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01.12.2014 | Brief Research Report | Ausgabe 1/2014 Open Access

International Journal of Emergency Medicine 1/2014

Cerebrospinal fluid lactate level as a diagnostic biomarker for bacterial meningitis in children

International Journal of Emergency Medicine > Ausgabe 1/2014
Eduardo Mekitarian Filho, Sérgio Massaru Horita, Alfredo Elias Gilio, Lise E Nigrovic
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Electronic supplementary material

The online version of this article (doi:10.​1186/​1865-1380-7-14) contains supplementary material, which is available to authorized users.

Competing interests

The authors declare that they have no competing interests.

Authors’ contribution

Dr. MF was responsible for study conception, carried out data collection and analysis, as well as manuscript writing and editing. Dr. SH carried out data collection and manuscript editing. Dr. AG was responsible for manuscript writing, study conception and manuscript analysis. Dr. LN was responsible for data analysis, paper writing and manuscript editing. All authors read and approved the final manuscript.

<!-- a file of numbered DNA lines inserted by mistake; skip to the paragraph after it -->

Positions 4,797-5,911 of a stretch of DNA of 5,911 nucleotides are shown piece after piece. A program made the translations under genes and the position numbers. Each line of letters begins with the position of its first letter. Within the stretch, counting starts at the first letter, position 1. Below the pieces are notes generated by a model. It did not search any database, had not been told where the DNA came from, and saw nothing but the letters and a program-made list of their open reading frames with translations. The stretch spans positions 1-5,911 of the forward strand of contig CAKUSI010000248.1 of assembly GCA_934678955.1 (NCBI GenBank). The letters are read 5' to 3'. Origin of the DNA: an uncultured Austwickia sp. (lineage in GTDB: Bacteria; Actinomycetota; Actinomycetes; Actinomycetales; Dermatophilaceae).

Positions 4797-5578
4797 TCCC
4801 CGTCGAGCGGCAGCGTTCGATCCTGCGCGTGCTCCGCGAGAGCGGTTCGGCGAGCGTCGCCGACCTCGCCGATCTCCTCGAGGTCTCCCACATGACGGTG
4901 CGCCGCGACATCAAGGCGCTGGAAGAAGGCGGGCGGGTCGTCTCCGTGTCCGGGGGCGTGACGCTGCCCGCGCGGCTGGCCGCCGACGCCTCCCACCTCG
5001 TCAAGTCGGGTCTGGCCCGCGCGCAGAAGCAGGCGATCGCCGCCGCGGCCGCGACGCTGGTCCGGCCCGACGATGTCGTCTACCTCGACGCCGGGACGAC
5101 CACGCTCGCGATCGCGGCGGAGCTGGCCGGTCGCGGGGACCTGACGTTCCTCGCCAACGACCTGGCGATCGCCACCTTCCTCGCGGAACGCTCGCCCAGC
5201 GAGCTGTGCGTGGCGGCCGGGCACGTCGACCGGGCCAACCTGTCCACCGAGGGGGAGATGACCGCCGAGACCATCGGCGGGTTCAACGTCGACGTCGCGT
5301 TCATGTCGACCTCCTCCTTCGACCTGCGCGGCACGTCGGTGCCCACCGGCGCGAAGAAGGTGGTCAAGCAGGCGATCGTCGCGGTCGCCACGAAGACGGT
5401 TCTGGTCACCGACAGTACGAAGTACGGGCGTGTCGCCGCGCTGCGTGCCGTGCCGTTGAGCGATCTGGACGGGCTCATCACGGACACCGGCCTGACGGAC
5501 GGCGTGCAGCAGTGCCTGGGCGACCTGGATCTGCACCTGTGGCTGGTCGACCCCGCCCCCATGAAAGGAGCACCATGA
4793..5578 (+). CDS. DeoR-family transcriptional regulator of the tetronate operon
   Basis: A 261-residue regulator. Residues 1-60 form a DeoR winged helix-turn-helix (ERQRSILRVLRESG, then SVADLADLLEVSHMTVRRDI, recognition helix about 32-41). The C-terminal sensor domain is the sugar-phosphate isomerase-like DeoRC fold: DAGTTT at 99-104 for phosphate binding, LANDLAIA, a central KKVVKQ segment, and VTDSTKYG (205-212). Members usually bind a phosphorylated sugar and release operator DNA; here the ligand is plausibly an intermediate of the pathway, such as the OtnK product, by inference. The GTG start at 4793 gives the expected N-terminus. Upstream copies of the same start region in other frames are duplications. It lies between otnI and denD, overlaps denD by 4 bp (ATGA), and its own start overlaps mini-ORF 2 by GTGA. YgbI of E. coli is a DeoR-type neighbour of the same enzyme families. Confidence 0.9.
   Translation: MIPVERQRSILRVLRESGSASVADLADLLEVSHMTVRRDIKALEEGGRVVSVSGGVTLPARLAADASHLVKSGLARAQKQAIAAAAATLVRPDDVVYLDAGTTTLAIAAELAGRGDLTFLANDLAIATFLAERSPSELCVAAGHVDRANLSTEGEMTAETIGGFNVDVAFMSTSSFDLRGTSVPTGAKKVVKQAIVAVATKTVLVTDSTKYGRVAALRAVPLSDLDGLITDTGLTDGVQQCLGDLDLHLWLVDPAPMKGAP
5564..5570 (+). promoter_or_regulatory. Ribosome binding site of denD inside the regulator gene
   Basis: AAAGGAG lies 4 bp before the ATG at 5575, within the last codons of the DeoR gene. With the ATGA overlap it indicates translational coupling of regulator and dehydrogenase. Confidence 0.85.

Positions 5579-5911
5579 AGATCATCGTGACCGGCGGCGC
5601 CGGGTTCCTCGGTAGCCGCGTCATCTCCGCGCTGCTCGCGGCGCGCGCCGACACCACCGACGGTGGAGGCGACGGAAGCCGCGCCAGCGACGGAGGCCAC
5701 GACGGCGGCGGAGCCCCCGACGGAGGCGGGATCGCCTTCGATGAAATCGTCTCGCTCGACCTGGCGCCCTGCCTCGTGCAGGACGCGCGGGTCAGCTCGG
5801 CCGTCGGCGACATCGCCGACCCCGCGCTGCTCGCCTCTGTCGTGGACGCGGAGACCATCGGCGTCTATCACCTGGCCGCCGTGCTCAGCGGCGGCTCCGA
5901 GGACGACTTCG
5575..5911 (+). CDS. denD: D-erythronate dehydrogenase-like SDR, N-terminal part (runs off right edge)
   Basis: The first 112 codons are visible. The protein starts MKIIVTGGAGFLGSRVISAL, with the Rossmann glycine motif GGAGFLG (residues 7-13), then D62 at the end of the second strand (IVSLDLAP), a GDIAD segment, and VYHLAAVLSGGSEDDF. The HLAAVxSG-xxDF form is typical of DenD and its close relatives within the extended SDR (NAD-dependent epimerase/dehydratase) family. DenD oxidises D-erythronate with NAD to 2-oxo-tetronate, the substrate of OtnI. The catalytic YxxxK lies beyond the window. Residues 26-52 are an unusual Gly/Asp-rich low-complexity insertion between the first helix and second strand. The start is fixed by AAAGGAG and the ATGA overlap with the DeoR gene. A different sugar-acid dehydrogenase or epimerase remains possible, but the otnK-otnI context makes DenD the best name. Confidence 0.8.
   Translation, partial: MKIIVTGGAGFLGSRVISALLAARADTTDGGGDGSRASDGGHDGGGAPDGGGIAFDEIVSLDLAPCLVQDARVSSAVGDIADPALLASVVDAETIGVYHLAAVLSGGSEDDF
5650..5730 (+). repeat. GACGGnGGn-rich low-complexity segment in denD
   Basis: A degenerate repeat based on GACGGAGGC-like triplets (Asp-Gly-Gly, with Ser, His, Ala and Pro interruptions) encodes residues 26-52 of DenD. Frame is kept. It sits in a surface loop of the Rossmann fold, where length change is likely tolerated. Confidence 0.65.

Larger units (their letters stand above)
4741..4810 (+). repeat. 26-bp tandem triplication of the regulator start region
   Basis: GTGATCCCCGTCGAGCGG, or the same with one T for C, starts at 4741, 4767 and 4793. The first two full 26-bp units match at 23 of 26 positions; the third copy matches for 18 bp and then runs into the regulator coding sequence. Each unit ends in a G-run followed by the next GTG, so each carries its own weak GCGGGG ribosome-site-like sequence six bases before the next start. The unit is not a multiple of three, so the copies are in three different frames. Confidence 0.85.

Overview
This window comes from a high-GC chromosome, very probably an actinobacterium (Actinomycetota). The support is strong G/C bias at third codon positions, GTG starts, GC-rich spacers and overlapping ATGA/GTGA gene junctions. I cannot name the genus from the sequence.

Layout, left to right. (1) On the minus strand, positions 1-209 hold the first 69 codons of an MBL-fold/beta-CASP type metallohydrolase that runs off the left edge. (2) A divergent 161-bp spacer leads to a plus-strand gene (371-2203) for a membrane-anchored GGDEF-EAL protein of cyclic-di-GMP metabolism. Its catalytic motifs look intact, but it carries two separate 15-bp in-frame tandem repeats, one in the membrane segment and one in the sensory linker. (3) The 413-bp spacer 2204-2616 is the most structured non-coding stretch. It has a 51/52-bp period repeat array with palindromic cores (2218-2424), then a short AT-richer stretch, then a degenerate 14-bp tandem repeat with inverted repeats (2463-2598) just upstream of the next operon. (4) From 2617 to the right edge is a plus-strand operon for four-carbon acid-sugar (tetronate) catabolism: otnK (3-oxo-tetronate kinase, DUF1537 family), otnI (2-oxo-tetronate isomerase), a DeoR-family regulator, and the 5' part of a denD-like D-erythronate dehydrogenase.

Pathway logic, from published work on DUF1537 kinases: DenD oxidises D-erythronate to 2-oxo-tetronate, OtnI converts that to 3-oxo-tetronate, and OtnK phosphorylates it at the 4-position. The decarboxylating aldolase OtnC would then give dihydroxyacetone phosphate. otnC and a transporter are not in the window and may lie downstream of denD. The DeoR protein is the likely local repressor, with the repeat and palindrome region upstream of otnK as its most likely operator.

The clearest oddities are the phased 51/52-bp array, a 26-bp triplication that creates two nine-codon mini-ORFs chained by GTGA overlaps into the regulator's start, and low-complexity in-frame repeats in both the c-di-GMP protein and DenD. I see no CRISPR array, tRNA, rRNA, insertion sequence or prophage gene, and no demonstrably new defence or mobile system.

Cerebrospinal fluid (CSF) lactate is a potential biomarker for bacterial meningitis in children. To this end, we performed a single-center retrospective cohort study of children from Sao Paulo, Brazil, with CSF pleocytosis to evaluate the ability of CSF lactate to distinguish between children with bacterial and aseptic meningitis. We determined the optimum cutoff point for CSF lactate using receiver-operator curve (ROC) analysis.


We identified 451 children of whom 40 (9%) had bacterial meningitis. Children with bacterial meningitis had a higher median CSF lactate level [9.6 mmol/l, interquartile range (IQR) 3.2-38.5 mmol/l bacterial meningitis vs. 2.0 mmol/l, IQR 1.2-2.8 mmol/l aseptic meningitis]. A CSF lactate cutoff point of 3.0 mmol/l had a sensitivity of 95% [95% confidence interval (CI) 83-99%), specificity of 94% (95% CI 90-96%) and negative predictive value of 99.3% (95% CI 97.7-99.9%) for bacterial meningitis.


In combination with a validated meningitis clinical prediction rule, the CSF lactate level can be used to distinguish between bacterial and aseptic meningitis in children with CSF pleocytosis.
Authors’ original file for figure 1
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